Although located downtown in Paris, the VIIIe arrondissement is considered one of the "new" districts of the French capital city. Mostly fields and gardens till the mid-XVIIIth century, along with the western part of Paris, it became a place for expansion of the city from the XIXth century. A place for tremendous real estate speculation, too: the newly designed lavish environment rapidly made the VIIIe district of Paris one of the most sought-after places for high bourgeoisie, politic and finance. By tradition a place for elegance, power and wealth, apart from many emblematic items such as the Champs-Elysées, most of the parisian palace hotels and the Palais de l'Elysée, the VIIIe district includes countless embassies, headquarters offices of prestigious companies and banks.
In 1929, regardless of the American stock market crash which was to quickly spread out worlwide its devastating effects, Pasquier Street 34, the French architects Pierre and Alexandre Fournier completed the building for the headquarters of the Société Financière Française et Coloniale, a business bank specialized in overseas trade and investment.
Both featuring the latest trends in fashionable Art Deco and designed to blend in with the XIXth century buildings around it with its steep multi-level slate rooves and chien-assis (lit. sitted dog for roof window) the building emphasizes the original colonial vocation of the banking establishment with a stunning collection of seven animal themed bas-reliefs by the French sculptor George-Laurent Saupique.
Far less known than his own work, Saupique, often reffered to as a "colonial sculptor", extensively traveled in Egypt and spent a lot of time in zoological gardens to study animals, his other passion.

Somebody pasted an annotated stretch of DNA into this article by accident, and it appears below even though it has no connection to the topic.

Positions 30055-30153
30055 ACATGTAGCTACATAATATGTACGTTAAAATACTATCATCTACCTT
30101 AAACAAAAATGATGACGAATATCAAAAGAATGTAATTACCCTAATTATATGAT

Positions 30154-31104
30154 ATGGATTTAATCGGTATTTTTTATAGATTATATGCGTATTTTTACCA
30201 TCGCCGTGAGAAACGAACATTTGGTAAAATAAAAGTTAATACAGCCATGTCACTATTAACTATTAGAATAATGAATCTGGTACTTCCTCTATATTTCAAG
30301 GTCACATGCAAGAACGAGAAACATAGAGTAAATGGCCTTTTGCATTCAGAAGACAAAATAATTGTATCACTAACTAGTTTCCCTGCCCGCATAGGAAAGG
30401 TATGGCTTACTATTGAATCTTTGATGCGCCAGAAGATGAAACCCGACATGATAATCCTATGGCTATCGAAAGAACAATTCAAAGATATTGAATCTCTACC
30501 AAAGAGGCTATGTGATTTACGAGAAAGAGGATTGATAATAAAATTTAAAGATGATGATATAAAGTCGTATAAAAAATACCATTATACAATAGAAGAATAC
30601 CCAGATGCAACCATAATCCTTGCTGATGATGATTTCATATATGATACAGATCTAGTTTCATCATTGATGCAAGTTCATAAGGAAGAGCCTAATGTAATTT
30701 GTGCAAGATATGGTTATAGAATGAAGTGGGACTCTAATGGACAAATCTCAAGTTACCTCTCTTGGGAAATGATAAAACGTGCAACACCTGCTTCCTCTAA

This passion, already evidenced by his prize winning statue of an auroch at the Paris 1925 International Art Décoratifs Fair, clearly made him the ideal artist to best picture the colonial spirit of the prestigious architectural achievement.
Sadly, the most spectacular of it all is not available for us, mere mortals, to see anymore. To decorate the hall of the building, the banker Octave Hombert commissionned George-Laurent Saupique to make four 2 meters high (6,562 ft) colored marble and bronze statues, allegories of Black Africa, Indochina, North Africa and West Indies. It took Saupique two years to complete the set of statues which have been removed and are now part of a private collection unavailable to the public. More views of this gorgeous façade in this short video:
No longer a bank, the building has been remodeled last year, as the scaffoldings show it on some photos. I'm lucky enough to practically see this Art Deco marvel from my own windows so, needless to say, I was fearing the building could be turned into a department store or a supermarket or something and almost daily checked the work in progress. Thank God, it's still here in all its Thirties glory. A stunning jungle downtown Paris, isn't it?